Adjusting To Remote Totality during the Covid-19 Crisis

In response to the uncertainties presented by the COVID-19 outbreak, many organizations have asked their employees to work from home. With close to a quarter of the global workforce working remotely, organizations are now facing unsurmountable challenges with little time to prepare. This phenomenon extends beyond the “speed and quality” challenges that can emerge while managing a remote workforce.

So what’s the problem? Many companies have not set a clear set of guidelines for reliable execution when it comes to hiring new talent. With major shifts in the workplace, remote work will become a critical tool for recruitment and employee engagement.

“Remote totality” is the new and current process of filling a job role in today’s market as a hiring manager. From end to end, it’s the attraction, screening, recruitment, onboarding and training hiring managers must now do completely remotely. As many workers are being laid off, there are more people than usual looking for jobs. In response, Addison Group has been heavily working with its own clients to fill critical roles they need – especially in the contract space. With this, hiring managers must adjust to this new form of remote totality in order to keep their hiring process moving.

The scale and scope of remote totality are unprecedented. However, the global spread of the virus reveals that organizations are not set up for this. Business travel has decreased or come to a complete halt. More employers use video conferencing to operate across various time zones. And, if things weren’t bad enough, many organizations have asked their workforce to work remotely.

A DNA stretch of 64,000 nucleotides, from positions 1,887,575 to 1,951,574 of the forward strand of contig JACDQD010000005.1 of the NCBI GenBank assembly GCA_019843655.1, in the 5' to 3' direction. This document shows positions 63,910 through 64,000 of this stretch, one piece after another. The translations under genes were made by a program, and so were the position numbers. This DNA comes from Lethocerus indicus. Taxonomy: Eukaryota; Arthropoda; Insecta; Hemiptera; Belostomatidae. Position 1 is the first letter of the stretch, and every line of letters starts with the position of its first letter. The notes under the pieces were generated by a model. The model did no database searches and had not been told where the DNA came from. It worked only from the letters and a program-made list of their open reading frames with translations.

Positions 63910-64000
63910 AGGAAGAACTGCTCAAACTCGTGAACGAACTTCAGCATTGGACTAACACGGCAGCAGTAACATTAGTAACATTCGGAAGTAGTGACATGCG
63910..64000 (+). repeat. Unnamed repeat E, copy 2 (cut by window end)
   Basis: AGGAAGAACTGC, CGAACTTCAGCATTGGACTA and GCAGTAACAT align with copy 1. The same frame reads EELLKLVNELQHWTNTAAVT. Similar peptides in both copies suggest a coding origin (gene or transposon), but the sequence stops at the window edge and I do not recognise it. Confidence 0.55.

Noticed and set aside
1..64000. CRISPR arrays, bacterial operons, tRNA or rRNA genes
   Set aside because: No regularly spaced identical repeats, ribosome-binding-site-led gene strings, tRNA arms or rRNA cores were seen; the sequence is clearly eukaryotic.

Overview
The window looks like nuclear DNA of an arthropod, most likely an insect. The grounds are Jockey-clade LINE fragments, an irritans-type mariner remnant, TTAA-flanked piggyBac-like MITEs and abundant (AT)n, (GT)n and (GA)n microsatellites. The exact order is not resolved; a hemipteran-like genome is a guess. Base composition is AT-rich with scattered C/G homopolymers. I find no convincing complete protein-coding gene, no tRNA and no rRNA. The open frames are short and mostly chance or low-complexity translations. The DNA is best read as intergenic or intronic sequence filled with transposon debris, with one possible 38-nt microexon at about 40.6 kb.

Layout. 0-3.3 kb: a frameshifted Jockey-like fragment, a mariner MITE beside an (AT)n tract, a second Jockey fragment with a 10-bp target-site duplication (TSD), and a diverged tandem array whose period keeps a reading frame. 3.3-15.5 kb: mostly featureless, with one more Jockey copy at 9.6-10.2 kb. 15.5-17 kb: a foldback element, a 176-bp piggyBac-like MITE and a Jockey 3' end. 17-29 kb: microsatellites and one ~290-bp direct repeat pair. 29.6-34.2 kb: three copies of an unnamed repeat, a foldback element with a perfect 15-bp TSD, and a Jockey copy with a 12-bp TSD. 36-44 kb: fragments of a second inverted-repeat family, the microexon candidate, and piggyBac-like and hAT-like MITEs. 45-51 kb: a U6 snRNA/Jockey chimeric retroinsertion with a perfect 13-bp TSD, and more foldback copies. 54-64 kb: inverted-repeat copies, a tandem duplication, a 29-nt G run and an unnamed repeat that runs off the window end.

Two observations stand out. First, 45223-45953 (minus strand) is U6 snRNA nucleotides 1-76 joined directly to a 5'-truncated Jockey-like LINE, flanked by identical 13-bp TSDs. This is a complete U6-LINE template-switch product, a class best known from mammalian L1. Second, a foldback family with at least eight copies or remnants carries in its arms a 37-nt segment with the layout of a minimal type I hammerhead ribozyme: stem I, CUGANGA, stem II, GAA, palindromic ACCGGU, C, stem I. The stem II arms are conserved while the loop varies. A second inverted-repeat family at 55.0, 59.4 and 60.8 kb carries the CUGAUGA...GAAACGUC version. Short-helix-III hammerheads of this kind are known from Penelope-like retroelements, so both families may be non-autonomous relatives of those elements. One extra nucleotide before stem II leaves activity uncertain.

Are organizations ready for remote totality? The answer is probably not. So, how do you prepare your organizations to respond to the current disruption, and also use it as an opportunity to reimagine the future of work?

When it comes to change management in times of crisis, a single strategy simply does not work. Neither is handing the workforce a laptop and requesting them to work from home. The first step is to plan as if the only way to remain 100 percent operation will be for expanding wide-scale quarantines. Prepare a plan for worst-case scenarios. Make a note of jobs and tasks that could potentially get disrupted.

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For instance, administrative tasks cannot be handled remotely. But the COVID-19 crisis has proven this to be untrue. Yes, administrative tasks require physical presence, but those can be carefully planned to avoid any gaffes. A majority of administrative tasks can still happen effectively outside the traditional model of work.

Set up an organizational protocol in advance. Make a note of specific collaboration/communication tools and technologies. Discern gaps, provide training before people begin to use these tools. Find out if there are any data-security issues, and if possible, address them beforehand. Your communication plan needs to outline how to get in touch with everybody; provide training on how the workforce is expected to respond to clients; and how and when the teams will coordinate.

Use data to reflect on what worked, what did not, and why. This should also help you prepare in advance for more questions once the crisis has passed.